11TH BN THE LANCASHIRE FUSILIERS  2000 hrs  Luqa working parties continued.

(1) From When Malta Stood Alone, Joseph Micallef, Interprint Malta 1981

 

All written content © maltagc70 unless otherwise attributed.  For conditions of  use contact bdmalta@btinternet.com.

 
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Posted by on April 28, 2017 in 1942, April 1942

 

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21 April 1942: Malta’s Troops Praised World Over Says CO

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Maj Gen D M W Beak

SPECIAL MESSAGE TO ALL RANKS OF THE ARMY 21 APRIL 1942                      

FROM MAJOR-GENERAL D M W BEAK VC DSO MC, GENERAL OFFICER COMMANDING TROOPS, MALTA

“I wish you all to know how much I appraise and appreciate the steadfast and excellent work you have been giving and still are to our cause which is the cause of all free people.

You have been experiencing a tense period fraught with intense difficulties.  Nevertheless you have responded gallantly and never once failed or faltered.  You are sticking to the job with a cheerfulness and fortitude which is beyond praise.  Much has been asked of you but more have you given.The spirit of your effort is representative of the best which the British breed has ever produced in its long history of brilliant achievement and that is saying much.

I know you are straining at the leash to be able to get at the enemy.  Nothing can be more trying than having to ‘sit and take it’.  The day will come when we shall ‘rise and give it’ and then I know you will not be weighed in the balance and found wanting.

There must be many questions passing through your minds which cannot, at the moment, be answered.  Remember that there are no points in the present situation which are forgotten and no efforts lacking to see it through to a successful conclusion.

Your spirited work is known and praised the world over but nowhere is it better known, more understood and appreciated, than in this Island by those of us who are fully in the picture.  Your effort is magnificent.  You may be justly proud.”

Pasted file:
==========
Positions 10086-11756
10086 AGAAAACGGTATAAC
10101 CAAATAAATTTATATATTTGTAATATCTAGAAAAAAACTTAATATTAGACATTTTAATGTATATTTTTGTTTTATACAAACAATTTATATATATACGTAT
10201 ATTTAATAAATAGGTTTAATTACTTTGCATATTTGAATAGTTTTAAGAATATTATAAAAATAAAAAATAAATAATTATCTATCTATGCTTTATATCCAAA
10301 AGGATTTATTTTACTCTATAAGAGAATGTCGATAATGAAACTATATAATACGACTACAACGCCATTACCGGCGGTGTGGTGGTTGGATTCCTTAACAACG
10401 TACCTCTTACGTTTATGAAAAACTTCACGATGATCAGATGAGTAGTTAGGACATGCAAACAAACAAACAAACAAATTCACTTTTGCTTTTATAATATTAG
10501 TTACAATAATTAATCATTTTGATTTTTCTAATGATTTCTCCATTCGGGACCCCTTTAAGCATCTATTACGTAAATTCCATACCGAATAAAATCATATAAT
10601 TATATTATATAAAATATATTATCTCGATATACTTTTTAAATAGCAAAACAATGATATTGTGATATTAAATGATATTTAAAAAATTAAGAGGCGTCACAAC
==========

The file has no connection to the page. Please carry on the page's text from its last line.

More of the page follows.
ME 109

KINGS OWN MALTA REGIMENT: FEARLESS RETALIATION

Troops of D Company, 3rd Battalion Kings Own Malta Regiment were attacked by two Messerchmitt fighters while out on a route march at noon today.  As the ME 109s swooped low over the march, the infantrymen primed their rifles and returned fire.

Later this afternoon a number of ME 109s flew low over the sector of 1st Battalion, whose Ack Ack Platoon immediately responded with a volley of machine gun fire.  An hour later, A Company of 3rd Battalion opened fire on another enemy aircraft, which then crashed into the sea about four miles off the coast.

AMERICAN PILOT LOST

American pilot Hiram Putnam was killed this afternoon when his Spitfire hit a steel wireless mast and crashed.  Texas born Putnam, serving as a Pilot Officer with the Royal Canadian Air Force, had been attacked with cannon fire by an enemy fighter.  It is believed he was mortally injured by the attack: his aircraft which spun out of control and crashed into the pylon near quarters of 8th Bn Kings Own Royal Regiment who immediately mounted a guard at the site.

AIR RAIDS DAWN 21 APRIL TO DAWN 22 APRIL 1942

Weather  Wind easterly; 50% cloud at 15000 feet.

0722 hrs  Large formations of enemy aircraft, including over 70 bombers plus fighter escort,  approach the Island.

0830 hrs  Four Hurricanes 185 Squadron and two Hurricanes 229 Squadron based at Hal Far are airborne and intercept twelve JU 88s.  P/O Horricks claims one JU 88 probable and one ME 109 damaged.  Sgt Finlay damages one ME 109.  Sgt Fullalove 229 Squadron is missing.

Four Spitfires 601 Squadron are also airborne from Luqa to intercept enemy aircraft.  Two JU 88s and one ME 109 are destroyed; one JU 88 damaged.  One Spitfire from Luqa is shot up by ME 109s and crash-lands at Hal Far; the Pilot F/Lt Barnham is uninjured.  P/O Brooker does not return.

13 JU 88s attack Ta Qali, aiming for what they believe to be underground hangars beneath the airfield.

Six JU 88s carry out a medium level bombing raid on Luqa causing slight damage to a Maryland.

0845 hrs  As the JU 88s turn away from their attack on Luqa, they are intercepted by six Spitfires from Ta Qali.  S/L Grant and P/O Plagis between them destroy one JU 88.  P/O Plagis destroys one ME 109 and Sgt Hesselyn damages one.  F/O Buchanan damages one JU 88.

35 JU 88s dive-bomb Ta Qali in two waves, dropping some 150 high explosive bombs on the airfield, causing craters in dispersal roads and damaging buildings.  Four Spitfires are written off and five slightly damaged.

0910 hrs  Twelve JU 88s attack the Dockyard, Corradino and Marsa Creek.  SS Pampas is hit.

0910-0930 hrs  Six guns of 225 Light Ack Ack Battery engage numerous JU 88s.  One gun claims a hit on the nose of a ME 109: smoke appears and gunners claim the aircraft as ditched in the sea.

1032 hrs  All clear.